We usually don’t object to trade or organization on a small scale. In fact, we see local operations like small businesses or farmers’ markets as good things.
But what about when we start signing contracts? What happens when people organize themselves into potentially large institutions and organizations? Should we be suspicious of these things? Are they inherently corrupt or unjust in any way?
This blog series is trying to answer the question, “Are markets just?” by examining three key features of the market economy. The first two posts looked at property rights and voluntary exchange. Today’s post finishes up the series by discussing the final aspect of the market system: contracting for voluntary action.
What Is Voluntary Association?
By recognizing the broad nature of voluntary arrangements in a free market economy, we look beyond simple bilateral trade to a wealth of human voluntary contracting institutions. Included in this world then must be the limited liability equity corporation, the not-for-profit corporate form supporting most churches, the club, the homeowners’ association, and of course, the family. By such voluntary associations, Christians created monasteries, great universities, denominations, and organizations for social good such as the Salvation Army.
Is It Biblical?
Recall from Richard Turnbull’s post the importance of the voluntary principle in alleviating poverty. It was shown that before the government waged its “War on Poverty,” the church and other voluntary organizations were working at the ground-level to help their neighbors. Turnbull showed the importance of such voluntary organizations and indicated that such groups were more equipped to assess the needs of the poor.
Thus, the market economy and the poor benefit from the key feature of contracting for voluntary action. By including this element in the foundation of the market economy, the market bolsters the voluntary principle, allowing for more effective poverty reduction.
An example of the voluntary principle as played out in Scripture is in Acts 4 and 5. The members of the church voluntarily sold their property to participate in a collective process of aiding the less fortunate. When there was squabbling about whether the Greek-speaking or non-Greek-speaking widows should receive more aid, the church established deacons to put a halt to the discord. Free market advocates should not attempt to explain away their practice, and instead say “more power to them!”
Rather than having an overarching institution take care of the poor of their community, the people in the church came together to help one another voluntarily. When they found their system imperfect due to sin, the people who knew the situation best were able to come together and find a solution to the problem. People voluntarily serving one another is not only biblical, but also an important facet of the market economy.
Markets are Everywhere in the Bible…
The many references to trade, markets, buying, selling, prices, voluntary action, and related topics in the Bible provide examples that help to develop a biblical understanding of the functioning of markets and implications for justice.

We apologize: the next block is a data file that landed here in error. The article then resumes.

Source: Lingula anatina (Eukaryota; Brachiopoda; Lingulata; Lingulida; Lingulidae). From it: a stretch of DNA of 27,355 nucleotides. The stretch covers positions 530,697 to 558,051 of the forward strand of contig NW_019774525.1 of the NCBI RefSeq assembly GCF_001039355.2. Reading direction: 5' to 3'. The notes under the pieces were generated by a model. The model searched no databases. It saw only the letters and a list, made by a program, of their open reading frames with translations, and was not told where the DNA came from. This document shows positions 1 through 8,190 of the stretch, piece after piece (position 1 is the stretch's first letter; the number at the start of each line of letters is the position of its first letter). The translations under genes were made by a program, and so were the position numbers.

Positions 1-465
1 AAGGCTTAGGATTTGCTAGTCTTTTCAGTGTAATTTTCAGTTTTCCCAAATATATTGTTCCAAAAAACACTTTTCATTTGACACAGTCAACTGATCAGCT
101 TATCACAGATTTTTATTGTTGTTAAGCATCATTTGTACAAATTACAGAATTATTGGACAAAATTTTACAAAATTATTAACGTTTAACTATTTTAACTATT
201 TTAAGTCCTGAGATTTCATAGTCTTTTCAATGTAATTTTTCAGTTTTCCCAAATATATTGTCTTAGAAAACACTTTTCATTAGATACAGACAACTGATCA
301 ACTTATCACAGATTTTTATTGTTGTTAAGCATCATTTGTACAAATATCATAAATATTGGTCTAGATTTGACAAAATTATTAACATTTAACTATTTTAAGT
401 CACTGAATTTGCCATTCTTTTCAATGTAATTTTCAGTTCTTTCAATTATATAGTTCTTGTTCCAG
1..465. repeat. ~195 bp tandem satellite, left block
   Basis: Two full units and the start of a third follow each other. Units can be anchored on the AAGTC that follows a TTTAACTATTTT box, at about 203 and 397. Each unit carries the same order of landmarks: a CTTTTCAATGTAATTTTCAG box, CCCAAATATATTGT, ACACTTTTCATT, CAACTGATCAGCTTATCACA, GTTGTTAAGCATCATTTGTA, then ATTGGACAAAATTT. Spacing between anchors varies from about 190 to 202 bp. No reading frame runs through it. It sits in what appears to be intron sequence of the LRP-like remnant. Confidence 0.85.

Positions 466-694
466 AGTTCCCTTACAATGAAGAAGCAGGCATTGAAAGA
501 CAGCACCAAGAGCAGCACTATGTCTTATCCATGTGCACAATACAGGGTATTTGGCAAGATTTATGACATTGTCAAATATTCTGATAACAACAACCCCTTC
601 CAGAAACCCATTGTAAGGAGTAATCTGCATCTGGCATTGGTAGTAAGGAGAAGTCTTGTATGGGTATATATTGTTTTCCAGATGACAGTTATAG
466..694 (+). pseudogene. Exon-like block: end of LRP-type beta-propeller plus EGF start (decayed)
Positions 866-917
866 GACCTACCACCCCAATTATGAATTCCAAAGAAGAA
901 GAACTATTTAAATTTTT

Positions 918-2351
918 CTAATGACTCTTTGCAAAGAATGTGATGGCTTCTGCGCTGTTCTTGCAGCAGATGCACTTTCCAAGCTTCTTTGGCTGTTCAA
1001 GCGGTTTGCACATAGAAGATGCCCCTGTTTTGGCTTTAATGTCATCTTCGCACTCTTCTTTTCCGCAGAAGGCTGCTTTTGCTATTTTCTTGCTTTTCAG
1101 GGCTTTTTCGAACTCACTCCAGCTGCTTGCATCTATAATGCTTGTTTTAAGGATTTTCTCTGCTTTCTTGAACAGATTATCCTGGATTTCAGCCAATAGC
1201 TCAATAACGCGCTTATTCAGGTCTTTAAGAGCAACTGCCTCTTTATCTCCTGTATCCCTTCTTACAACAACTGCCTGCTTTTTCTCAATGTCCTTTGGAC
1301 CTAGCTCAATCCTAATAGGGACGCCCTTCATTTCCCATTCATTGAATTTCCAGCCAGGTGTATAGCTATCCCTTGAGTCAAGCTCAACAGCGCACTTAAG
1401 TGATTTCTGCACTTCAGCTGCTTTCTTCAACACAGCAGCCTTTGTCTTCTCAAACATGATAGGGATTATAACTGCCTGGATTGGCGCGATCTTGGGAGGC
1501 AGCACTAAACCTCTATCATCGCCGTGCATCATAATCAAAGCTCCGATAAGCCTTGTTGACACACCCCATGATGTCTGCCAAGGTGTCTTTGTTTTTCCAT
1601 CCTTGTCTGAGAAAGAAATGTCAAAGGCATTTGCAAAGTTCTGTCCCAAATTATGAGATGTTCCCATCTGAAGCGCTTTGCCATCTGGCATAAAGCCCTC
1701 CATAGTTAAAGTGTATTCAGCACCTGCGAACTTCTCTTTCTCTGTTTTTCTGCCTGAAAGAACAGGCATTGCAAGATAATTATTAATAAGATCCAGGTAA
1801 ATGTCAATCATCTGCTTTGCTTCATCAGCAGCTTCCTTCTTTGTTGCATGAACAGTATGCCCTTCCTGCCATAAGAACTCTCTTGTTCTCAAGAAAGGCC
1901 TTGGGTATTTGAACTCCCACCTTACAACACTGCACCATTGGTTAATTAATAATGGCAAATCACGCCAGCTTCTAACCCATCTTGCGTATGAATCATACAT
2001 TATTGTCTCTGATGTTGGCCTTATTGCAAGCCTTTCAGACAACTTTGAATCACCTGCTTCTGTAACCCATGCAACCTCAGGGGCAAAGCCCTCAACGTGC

- In Genesis 23, Abraham seeks to purchase a burial plot for Sarah. The transaction takes place not as a pure barter exchange but rather for cash; further, Abraham rejects the hosts’ offer of the plot as a gift.
- In Genesis 37, Joseph’s brothers sell him into slavery for silver coins. This act is clearly depicted as sinful (the brothers later repent), because it steals Joseph’s right to his own labor. This act shows that a voluntary association which purposefully enacts injustice on another – is itself unjust. This example shows that sin can exist in the market, but it does not imply that the institution itself is sinful.
- Exodus 21:35 talks about a market in livestock. And Exodus 22:25 indicates there was a credit market.
- Exodus 35:10 provides evidence for specialization of labor, referring to skilled craftsmen who work on the construction of the Tabernacle.
What Does This Tell Us?
Having built the case for the advantages of a market economy, one must end on the note that it is a human institution, not a direct representation of the divine. From a biblical perspective, some institutions (child sacrifice to pagan gods, for example) are universally condemned. On the other hand, I believe that free markets fall within the realm of mundane institutions that have the potential to achieve much good. But like any realm of human activity, they are subject to infection by sin.
The Bible is full of daily stories about property rights, trade, and voluntary activities. The economist can read these stories and recognize the immense potential for these institutions to improve the lot of humankind in our own time. But the biblical narratives also show that any human institutions are to unfold within certain limits prescribed by God. For there can come the potential for productive and thought-provoking discussions among economists, pastors, theologians, and Christians in general.